The Human Body: Skeleton Sensory Table
Learning through sensory exploration is vital and comes naturally to children. They are developing skills that will be crucial in making
informed decisions throughout their day, as adults.
Sensory table activities help children to refine their senses and help their brains to create stronger connections to sensory information. Over time, children learn what their thresholds are, what is useful and what can be filtered out. Sensory play develops motor and language skills, problem solving, scientific thinking and the five senses. It can also involve mindfulness activities, that can benefit anyone at any age.
For the next two weeks my scholars will be learning about
the muscles and bones of our bodies.
Activities that fit the same theme are embedded around the classroom, in all of the centers. While muscles are a more difficult concept to learn and find educational activities about, bones are usually used as the main manipulatives and activity base. So I chose the skeleton and x-rays as our sensory table theme.
Fall is the perfect time to find the black mesh tubing sensory table filler.
Many dollar stores carry the black mesh tubing during the fall. It can also be found at most craft or fabric stores. Its a unique sensory table filler that can be easily manipulated and bounce back to its original shape. It literally bounces like a metal spring. The mesh tubing isn't only fun to manipulate, its also soft and very light weight. Like most sensory table fillers, my students like to run it through their fingers and over their hands. In a classroom where there is a lot of busy exploration and discovery going on, it makes very little noise, which is a plus.
Mesh Tubing can be cut in various lengths
to add variety and be used in different ways.
As the students explore, some may be able to discover and share with their classmates that the longer cut tubing can be turned in on itself (excellent fine motor practice), or that the longer tubing pieces can also be used similar to Chinese finger puzzles. The shorter cut mesh tubing gives better bounce, that students quickly notice.
Teacher Hint: Make sure your scissors are nice and sharp, when cutting up the tubing, or it can get caught and fray more than usual.
Add-Ins and tools make the sensory table exciting and academic.
I printed and laminated several small two to three inch clip art images of real x-rays, since our lessons cover how we are able to see our bones, the process of having an x-ray taken and what x-ray images look like. I switch out my tools for the second week of the sensory table, to make it extra inviting and encourage students to return and explore more. For the second week tools, I purchased skeleton salad tongs from the dollar store, sold each year around Halloween.
A perk to using this sensory table around Halloween
is the fantastic, easy to find, miniature skeletons.
Small or mini skeleton bones can be purchased online, or found in several stores during the fall. I found these mini glow in the dark plastic skeletons at Target, that were easy to cut up into separate bones and added to the sensory table filler. Students like to look for the pieces to build a mini skeleton.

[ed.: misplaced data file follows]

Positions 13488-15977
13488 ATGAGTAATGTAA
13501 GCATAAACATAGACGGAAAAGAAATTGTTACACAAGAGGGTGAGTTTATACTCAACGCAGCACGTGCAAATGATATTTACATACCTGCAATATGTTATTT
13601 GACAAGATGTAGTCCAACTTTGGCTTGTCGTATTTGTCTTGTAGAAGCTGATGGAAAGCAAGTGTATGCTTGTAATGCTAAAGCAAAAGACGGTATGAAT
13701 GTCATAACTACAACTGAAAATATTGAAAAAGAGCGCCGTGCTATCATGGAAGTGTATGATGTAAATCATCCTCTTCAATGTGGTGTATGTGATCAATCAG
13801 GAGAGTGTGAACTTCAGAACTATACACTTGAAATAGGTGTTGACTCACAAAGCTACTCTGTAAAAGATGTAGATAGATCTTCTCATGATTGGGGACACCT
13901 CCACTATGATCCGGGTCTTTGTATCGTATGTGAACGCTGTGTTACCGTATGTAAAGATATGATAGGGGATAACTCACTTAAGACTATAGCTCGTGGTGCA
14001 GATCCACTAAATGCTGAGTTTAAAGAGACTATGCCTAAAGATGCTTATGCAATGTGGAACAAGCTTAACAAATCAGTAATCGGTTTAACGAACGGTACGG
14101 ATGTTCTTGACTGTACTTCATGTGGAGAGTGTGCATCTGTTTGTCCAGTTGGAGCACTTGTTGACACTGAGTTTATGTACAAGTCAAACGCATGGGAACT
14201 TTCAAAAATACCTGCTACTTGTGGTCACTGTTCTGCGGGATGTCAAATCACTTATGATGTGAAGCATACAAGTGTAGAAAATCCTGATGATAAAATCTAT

The academic challenge added to this sensory table is the large,
three dimensional, magnetic skeleton.
The pieces to the skeleton are large and sturdy. The plastic three dimensional skeleton picture is mounted to thick foam with a magnetic bottom layer, making it perfect for little hands. While the kit comes with magnetic bone labels, I chose not to use those and instead, focus on the large skeleton parts as a wall puzzle.
Exposure to a simplified group of skeletal bone labels helps children recognize letters, concepts of print, and learn that print has meaning.
Thin banner paper and a black permanent marker makes the perfect puzzle poster for a magnetic whiteboard. First, I traced the skeleton pieces in the layout I wanted displayed on the board. Keep in mind that the skeleton is quite tall and may require a whiteboard to be placed lower for children to be able to have the puzzle in full reach. Next, I printed off the labels I wanted to use and glued them in position. Finally, I used red permanent marker to draw lines from the labels to the general location of the bones.
If possible, choose a 1.5 mil lamination when laminating your poster. If the poster is too thick, the magnetic skeleton won't have enough magnetic pull to hold the pieces in a vertical position. I taped the finished skeleton puzzle poster to the magnetic whiteboard and scattered the 3D pieces throughout the sensory table filler.
Another variation to the 3D skeleton would be
laminated paper skeleton bones, with magnetic strips on the back.
If the Educational Insights 3D Magnetic Demonstration Skeleton is out of your budget, a skeleton poster could be cut, laminated and magnetic strips attached to the back of each piece. You would need to have the paper skeleton pieces easily distinguishable from the x-rays in the filler, by mounting them to colored paper or possibly giving them a colored outline.
The Skeleton Sensory Table pairs nicely with the hands-on x-ray discovery lesson, in the science center.
Look for more about that in a post after this coming week.
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The Human Body: Skeleton Sensory Table
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